How to Protect Your Working Life
The legal difference between a contractor and an employee can have a major impact on how you do business, no matter whether you are a principal, contractor, employer, or employee. The classification of a working relationship impacts the obligations the parties have to one another, the means and methods of completing the work, the obligation to provide certain types of insurance, including workers’ compensation, and the way taxes are calculated and paid.
The main factor in determining whether or not a working relationship is an employer-employee relationship or a principal-contractor relationship is the degree of control the person requesting and paying for the work has over the person who is performing the work.
Contractors generally have a lot more freedom, but, in return for that freedom, the other party does not owe them the same duties one might owe an employee.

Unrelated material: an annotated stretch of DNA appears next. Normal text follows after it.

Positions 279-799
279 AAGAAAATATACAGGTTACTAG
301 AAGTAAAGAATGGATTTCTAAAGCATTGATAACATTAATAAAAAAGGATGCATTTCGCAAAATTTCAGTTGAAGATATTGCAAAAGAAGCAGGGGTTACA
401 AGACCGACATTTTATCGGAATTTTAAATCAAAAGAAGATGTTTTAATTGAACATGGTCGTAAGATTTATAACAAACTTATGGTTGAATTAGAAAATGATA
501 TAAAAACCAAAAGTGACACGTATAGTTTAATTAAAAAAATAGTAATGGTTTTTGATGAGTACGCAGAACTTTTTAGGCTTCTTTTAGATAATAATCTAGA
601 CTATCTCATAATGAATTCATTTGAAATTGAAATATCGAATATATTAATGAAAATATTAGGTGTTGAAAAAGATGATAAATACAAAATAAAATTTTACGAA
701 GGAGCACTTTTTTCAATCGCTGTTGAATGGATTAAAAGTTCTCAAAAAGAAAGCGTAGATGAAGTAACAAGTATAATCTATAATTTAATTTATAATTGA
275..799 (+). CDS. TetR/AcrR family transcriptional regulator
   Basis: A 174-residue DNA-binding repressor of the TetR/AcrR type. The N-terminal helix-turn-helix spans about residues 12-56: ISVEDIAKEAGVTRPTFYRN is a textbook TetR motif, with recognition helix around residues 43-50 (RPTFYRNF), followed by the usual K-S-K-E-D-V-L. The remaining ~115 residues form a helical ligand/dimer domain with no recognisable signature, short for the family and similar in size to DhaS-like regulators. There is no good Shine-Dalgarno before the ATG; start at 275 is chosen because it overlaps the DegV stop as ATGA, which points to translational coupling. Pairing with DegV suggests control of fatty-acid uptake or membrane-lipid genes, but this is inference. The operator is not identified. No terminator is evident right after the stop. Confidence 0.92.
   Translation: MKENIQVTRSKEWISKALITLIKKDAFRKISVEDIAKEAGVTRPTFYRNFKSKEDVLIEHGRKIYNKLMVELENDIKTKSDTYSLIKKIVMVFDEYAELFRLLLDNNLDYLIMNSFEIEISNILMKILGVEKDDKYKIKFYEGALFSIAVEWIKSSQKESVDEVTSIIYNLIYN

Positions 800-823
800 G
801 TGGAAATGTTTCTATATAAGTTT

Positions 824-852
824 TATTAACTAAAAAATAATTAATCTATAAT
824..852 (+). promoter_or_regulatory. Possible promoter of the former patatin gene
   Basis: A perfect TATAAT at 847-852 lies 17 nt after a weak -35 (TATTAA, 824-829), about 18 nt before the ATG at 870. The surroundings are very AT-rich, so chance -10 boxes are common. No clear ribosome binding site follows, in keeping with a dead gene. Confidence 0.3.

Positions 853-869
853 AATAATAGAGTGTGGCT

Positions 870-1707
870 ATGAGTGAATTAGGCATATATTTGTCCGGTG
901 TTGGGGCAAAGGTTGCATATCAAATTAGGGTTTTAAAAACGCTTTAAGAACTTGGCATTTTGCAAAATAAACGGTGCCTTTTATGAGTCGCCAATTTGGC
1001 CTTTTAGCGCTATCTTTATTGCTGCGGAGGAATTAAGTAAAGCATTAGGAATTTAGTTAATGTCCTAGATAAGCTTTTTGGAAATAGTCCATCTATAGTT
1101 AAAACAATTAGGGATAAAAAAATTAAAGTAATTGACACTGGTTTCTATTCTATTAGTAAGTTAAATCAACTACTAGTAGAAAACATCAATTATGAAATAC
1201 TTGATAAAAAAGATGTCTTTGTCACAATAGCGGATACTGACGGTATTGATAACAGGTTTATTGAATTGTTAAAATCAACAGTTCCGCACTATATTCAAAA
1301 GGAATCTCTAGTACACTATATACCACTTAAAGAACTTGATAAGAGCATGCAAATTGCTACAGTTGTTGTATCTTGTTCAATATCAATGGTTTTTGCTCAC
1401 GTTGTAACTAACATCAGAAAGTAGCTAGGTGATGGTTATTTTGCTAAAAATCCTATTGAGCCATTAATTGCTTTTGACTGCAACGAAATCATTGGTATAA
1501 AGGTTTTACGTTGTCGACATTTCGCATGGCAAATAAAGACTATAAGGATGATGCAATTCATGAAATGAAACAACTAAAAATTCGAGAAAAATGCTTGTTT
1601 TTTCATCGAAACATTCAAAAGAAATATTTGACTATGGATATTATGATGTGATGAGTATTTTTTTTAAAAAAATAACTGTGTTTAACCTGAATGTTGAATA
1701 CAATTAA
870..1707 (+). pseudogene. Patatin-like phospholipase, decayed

What Defines a Contractor?
You are probably working as or with a contractor if the following applies to the party performing the work:
- Payment is received for results achieved
- Provides all or most of the materials
- Can delegate at will or as provided in a written agreement
- Is free to accept or refuse work
- Is in a position to profit or suffer loss
Contractors usually pay their own taxes, cover their own insurance, and are responsible for the welfare of anyone who works for them.
What Defines an Employee?
You are probably working as or with an employee if the following applies to the party performing the work:
- Payment received is for time worked
- Receives paid leave that governs sick or vacation time
- Is not responsible for providing materials or equipment
- Agrees to provide his or her personal services
- Takes no commercial risk without direction
- May not profit nor will suffer loss
The differences between contractors and employers are, for the most part, determined by the nature of the working relationship and the rules in the jurisdiction where the work is performed or the parties are based.
If you’re unsure what your working relationship is, you may want to consult a Walnut Creek employment attorney.